UK adults are risking their online security by using identical or easy to remember passwords on the websites they visit, new Ofcom research reveals.
More than half (55%) of adult internet users admit they use the same password for most, if not all, websites, according to Ofcom's Adults' Media Use and Attitudes Report 2013.
Meanwhile, a quarter (26%) say they tend to use easy to remember passwords such as birthdays or names, potentially opening themselves up to the threat of account hacking.
Remembering passwords also remains a challenge for some, with a quarter (25%) of adult internet users reporting they have problems doing so.
However, Ofcom's report does show that adult internet users are increasingly adopting security methods while going online. Six in ten (62%) say they protect their Wi-Fi internet connection (up from 52% in 2011) and 61% say they make judgements such as checking for padlock symbols or secure system messages before entering personal details (compared to 56% in 2011).
Among smartphone owners, three in four (75%) say they use a screen lock, with half (50%) stating they have PIN protection for their SIM card. This is higher than for non-smartphone users, where these features are used by 40% and 20% respectively.
James Thickett, Ofcom's Director of Research, said: "While our research shows that some people are still taking security risks online, they clearly feel these are outweighed by the benefits that the internet brings. We are seeing more and more adults turning to the internet for information and as a way of keeping in touch."
Older users driving increase in social networking
Ofcom's research also reveals that older internet users are increasingly turning to social networking to keep in touch with their friends and family.
Over a third (35%) of 55 to 64 year-old internet users now have a social networking profile - up by half in just one year (24% in 2011).
A quarter (25%) of internet users aged 65 and over also say they have a profile. The increase means that overall about two thirds (64%) of all adult internet users say they have a social networking presence, up from 59% in 2011.
Older users, like their younger counterparts, predominantly use social networking as a way of keeping in touch with their friends and family, with six in ten (64%) of those aged over 55 with a profile using the sites to contact friends and family they rarely see.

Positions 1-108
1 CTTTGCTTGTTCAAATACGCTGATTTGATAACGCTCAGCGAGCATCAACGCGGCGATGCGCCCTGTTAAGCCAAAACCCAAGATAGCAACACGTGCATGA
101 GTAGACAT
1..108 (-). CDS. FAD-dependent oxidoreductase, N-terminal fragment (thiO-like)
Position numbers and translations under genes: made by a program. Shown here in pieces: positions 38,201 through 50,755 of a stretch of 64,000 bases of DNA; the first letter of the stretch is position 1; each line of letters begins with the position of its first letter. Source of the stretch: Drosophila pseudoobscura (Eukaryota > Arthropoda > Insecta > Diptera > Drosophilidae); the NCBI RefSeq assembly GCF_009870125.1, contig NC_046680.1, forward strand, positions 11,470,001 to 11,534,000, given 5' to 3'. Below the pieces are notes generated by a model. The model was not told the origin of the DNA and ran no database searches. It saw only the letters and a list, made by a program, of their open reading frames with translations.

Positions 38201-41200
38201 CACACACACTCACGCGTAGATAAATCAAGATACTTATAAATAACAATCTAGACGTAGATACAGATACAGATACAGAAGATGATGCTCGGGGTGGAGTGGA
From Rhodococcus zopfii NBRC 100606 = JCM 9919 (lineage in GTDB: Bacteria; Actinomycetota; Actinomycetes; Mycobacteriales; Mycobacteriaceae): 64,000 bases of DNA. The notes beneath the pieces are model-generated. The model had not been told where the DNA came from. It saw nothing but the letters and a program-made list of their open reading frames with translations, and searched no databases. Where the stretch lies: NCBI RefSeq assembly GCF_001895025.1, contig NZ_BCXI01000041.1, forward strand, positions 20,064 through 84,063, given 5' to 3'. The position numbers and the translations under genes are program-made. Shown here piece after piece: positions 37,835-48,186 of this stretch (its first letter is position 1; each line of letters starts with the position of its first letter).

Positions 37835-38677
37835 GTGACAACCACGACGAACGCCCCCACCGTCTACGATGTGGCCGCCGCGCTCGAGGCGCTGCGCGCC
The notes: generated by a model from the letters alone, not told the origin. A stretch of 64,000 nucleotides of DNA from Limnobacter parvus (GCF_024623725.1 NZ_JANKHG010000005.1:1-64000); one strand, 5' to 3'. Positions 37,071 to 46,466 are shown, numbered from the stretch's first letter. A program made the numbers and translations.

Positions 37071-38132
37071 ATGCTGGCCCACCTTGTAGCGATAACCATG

Ofcom's research also reveals that the average UK adult with a social networking account has 237 friends on their main profile, such as Facebook. Younger adults have more online connections, with the average 16-24 year-old social networker claiming 352 friends, almost three times as many as those aged over 45 (126 friends).
Social networking is also now a part of daily lives for many, as half of adults (50%) with a profile visit more than once a day, up from a third (35%) in 2011. Almost one in ten (9%) adults is an avid user, checking their profile more than ten times a day. Those aged 16-24 are the most likely to do so, with almost a fifth (17%) checking for updates more than ten times daily.
Increase in time spent online, despite one in five visiting fewer than 5 websites a week
Ofcom's research shows that internet usage has continued to grow, with the average adult internet user estimating they now spend almost 17 hours online every week (16.8 hours a week, up from 15.1 in 2011). Meanwhile, reported incidents of spam, viruses and phishing emails by internet users have all remained stable compared to 2011 (52%, 25% and 26% respectively).
Adults are now using a wide range of devices to go online, with almost one in six (16%) using a tablet computer and over half (53%) using their mobile phone. This is even higher for smartphone users, with 86% using their device to go online.
The average adult internet user claims to visit 19 different websites in a typical week, with men visiting more sites than women on average (24 vs 14). However, despite the increasing length of time spent online, over a fifth (22%) of adults say they visit fewer than five websites in a typical week.
NOTES FOR EDITORS